Impact Sourcing service provider (ISSP) development: ISSPs refer to service providers that have been formed with a specific objective of poverty alleviation in sections of the society with the highest poverty rates.
Traditional BPO service providers: large traditional BPO service providers have started employing people from the “bottom of the pyramid” with the dual purpose of addressing rising cost pressures and the need for additional labour to match buyer demand, and as a corporate social responsibility initiative.
Traditional BPOs subcontracting to Impact Sourcing service providers: in order to achieve scalability and reduce costs, traditional BPO service providers often subcontract a part of their business to ISSPs. This model has helped ISSPs obtain steady workflow with limited sales and marketing expenditure. This model is commonly observed in more mature BPO destinations such as India.
How does one scale the impact?
Proactive governments, investment-promotion bodies and service providers, as well as buyers of outsourcing services, will have a major role to play in the growth of the Impact Sourcing sector in coming years. Governments and policymakers need to adopt a multi-pronged approach to enhance the Impact Sourcing ecosystem by supporting demand creation and strengthening the supply side in terms of trained human capital and infrastructure by building capacity, as well as encouraging an enabling environment in terms of policies and incentives (e.g. tax breaks and grants).
In order to scale the Impact Sourcing sector, policymakers need to implement initiatives that develop capacity, stimulate demand and improve the enabling environment. Governments will have to work closely with service providers and investment-promotion and trade bodies to create policies conducive to growth.
Key recommendations for overall development of the sector are as follows:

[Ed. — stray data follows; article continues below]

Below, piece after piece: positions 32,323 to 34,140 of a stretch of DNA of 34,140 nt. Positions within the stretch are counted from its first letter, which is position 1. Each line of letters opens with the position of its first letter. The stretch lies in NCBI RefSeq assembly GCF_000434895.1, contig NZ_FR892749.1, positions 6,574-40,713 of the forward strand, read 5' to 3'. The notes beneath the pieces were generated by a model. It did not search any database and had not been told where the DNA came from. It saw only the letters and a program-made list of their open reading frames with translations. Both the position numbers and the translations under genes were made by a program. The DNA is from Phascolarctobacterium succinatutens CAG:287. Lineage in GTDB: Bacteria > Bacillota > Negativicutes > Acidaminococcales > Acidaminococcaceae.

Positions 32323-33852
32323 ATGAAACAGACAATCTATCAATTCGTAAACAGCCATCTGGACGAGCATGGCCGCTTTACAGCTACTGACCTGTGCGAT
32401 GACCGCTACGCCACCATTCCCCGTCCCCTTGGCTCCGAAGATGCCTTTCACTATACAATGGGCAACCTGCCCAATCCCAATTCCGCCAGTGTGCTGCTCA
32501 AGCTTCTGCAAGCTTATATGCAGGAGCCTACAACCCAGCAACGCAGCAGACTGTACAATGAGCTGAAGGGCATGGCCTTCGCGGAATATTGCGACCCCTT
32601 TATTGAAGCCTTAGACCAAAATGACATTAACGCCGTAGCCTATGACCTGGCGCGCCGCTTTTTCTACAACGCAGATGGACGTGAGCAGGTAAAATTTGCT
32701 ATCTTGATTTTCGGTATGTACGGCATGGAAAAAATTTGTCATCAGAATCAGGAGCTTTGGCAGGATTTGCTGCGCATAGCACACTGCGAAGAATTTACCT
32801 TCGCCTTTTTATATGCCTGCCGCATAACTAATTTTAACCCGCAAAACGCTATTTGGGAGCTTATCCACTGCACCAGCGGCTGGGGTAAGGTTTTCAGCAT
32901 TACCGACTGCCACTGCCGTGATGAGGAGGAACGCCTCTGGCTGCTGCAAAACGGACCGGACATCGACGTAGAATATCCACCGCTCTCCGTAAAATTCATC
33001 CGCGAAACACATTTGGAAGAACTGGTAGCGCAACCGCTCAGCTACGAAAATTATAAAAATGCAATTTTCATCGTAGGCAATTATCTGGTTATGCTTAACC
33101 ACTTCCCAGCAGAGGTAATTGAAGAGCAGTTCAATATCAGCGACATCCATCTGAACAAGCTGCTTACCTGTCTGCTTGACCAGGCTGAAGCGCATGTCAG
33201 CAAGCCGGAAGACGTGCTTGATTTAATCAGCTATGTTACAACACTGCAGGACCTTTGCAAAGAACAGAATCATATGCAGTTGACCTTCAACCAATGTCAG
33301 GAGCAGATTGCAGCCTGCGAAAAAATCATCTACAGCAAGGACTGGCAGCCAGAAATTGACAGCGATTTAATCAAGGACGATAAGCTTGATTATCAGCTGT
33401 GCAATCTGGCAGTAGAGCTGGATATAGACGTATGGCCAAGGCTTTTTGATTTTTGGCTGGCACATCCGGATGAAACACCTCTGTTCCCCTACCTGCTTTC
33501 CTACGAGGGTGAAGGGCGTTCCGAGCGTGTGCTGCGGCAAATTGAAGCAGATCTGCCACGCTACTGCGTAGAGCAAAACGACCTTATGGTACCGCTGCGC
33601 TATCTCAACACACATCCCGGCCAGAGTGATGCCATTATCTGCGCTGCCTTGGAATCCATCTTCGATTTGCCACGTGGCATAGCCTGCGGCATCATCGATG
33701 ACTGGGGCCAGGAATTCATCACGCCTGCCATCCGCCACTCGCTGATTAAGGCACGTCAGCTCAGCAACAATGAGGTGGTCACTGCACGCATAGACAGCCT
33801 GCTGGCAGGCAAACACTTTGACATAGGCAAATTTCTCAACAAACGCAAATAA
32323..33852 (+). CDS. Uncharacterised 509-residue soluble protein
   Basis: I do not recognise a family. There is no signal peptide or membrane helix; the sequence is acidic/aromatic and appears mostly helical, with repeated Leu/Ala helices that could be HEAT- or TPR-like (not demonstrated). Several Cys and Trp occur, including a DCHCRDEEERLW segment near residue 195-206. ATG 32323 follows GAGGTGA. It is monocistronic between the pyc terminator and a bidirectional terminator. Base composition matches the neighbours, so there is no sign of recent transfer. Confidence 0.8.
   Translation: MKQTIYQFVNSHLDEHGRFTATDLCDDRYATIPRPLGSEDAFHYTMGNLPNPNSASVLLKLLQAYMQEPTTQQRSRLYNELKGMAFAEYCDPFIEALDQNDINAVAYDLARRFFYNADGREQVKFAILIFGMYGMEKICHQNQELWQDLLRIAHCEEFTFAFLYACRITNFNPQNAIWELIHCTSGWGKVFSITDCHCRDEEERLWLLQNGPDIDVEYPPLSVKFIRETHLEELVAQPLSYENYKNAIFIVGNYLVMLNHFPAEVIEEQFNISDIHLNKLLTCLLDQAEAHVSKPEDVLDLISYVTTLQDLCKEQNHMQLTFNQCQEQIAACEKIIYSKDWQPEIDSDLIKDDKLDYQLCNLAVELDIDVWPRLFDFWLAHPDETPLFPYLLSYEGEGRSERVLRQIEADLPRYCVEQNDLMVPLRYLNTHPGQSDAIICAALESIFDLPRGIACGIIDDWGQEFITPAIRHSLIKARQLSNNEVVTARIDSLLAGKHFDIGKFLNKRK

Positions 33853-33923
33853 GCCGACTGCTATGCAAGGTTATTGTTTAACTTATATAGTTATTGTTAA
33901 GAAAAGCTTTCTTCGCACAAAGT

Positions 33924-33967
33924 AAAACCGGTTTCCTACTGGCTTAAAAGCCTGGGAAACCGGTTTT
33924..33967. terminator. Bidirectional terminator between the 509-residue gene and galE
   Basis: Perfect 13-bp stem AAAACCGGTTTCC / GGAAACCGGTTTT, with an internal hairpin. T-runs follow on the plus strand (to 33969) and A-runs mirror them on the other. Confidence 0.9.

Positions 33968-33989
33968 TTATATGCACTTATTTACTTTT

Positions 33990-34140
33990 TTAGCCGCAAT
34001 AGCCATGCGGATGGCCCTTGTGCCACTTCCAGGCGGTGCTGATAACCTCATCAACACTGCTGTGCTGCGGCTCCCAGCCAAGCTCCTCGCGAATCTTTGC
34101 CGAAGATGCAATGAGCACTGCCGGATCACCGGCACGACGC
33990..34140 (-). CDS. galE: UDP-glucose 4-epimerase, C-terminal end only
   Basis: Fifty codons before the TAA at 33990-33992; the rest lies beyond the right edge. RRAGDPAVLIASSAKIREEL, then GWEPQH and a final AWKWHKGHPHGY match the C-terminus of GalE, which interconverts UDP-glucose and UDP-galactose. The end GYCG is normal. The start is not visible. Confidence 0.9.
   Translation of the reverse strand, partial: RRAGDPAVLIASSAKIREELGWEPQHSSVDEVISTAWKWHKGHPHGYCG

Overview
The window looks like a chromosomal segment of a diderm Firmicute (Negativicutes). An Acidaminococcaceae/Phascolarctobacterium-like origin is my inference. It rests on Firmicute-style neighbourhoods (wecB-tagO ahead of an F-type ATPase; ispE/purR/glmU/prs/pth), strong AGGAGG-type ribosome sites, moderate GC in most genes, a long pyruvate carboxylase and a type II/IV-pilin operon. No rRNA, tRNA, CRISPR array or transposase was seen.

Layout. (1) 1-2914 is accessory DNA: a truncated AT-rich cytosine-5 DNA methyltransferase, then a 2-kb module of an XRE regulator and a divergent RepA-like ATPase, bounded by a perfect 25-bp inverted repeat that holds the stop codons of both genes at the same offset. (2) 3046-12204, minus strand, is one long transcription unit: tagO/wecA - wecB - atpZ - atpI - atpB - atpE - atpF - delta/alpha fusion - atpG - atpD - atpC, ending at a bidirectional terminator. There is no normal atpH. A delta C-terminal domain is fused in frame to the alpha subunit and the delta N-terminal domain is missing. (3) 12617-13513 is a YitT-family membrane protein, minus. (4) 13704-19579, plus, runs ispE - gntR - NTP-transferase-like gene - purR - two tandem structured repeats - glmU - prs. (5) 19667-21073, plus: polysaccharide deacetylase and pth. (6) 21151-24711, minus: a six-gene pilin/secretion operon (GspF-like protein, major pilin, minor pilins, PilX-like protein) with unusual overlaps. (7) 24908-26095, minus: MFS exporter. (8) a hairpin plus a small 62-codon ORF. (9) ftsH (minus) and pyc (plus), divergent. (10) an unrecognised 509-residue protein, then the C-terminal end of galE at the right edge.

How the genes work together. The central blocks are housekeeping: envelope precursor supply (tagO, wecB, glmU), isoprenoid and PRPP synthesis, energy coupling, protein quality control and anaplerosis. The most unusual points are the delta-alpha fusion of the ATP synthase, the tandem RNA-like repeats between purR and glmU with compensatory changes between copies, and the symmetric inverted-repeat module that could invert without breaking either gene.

1. Simplification of policy incentives to facilitate better adoption and create deeper impact for Impact Sourcing
A strong focus by policymakers on simplifying existing policies and devising new incentives with few riders, followed by effective on-the-ground implementation of these policies, would enable the ISSPs to leverage these benefits.
2. Promoting digitisation in government processes and amending procurement policies to actively include ISSPs
Governments have a unique opportunity to generate demand, especially with the numerous e-governance initiatives. Digitisation of population census, birth and death records, and land records can help create opportunities for ISSPs to sustain and scale operations. This would require building awareness and educating various government departments on the concept of outsourcing.
3. Enabling broad-based infrastructure development to develop the overall BPO industry
Infrastructure is the backbone of the IT and BPO industries, and it is particularly important for the Impact Sourcing industry, where targeted investments are required to enable an environment for business to take advantage of lower-cost skilled labour to perform subsets of BPO service tasks.
4. Promotion of incubation centres / mini–tech parks in smaller locations and rural areas by the government
Expansion to tier2/3 locations is key to the development of the Impact Sourcing sector, as they typically have a convergence of sufficiently skilled labour that otherwise would have limited opportunity for employment to perform BPO tasks.
5. Generating demand by promoting outsourcing to organisations with “Socially Committed Business” certification / scores
One method of promotion is to have governments or independent organisations adopt a certification program, such as “Socially Committed Business,” to promote BPO companies that proactively employ poor and vulnerable populations. Such a certification process would help build awareness and enable service providers to leverage certification as a successful marketing and positioning tool while also providing employment to poor and vulnerable people.
Avasant reached out to a diverse set of stakeholders in the industry and leveraged a multi-pronged approach for data collection and gathering best practice. The study included public and private stakeholders from across 24 countries. The key objectives of this study include:
- Identifying the best practice of incentive and policy implementation to encourage IS adoption.
- Examining the inventory of policies and incentives implemented globally to adopt and grow IS.
- Identifying countries that show the most promise for policy change and incentive implementation to encourage the growth of Impact Sourcing.
This report can be accessed at www.avasant.com/research/impactsourcing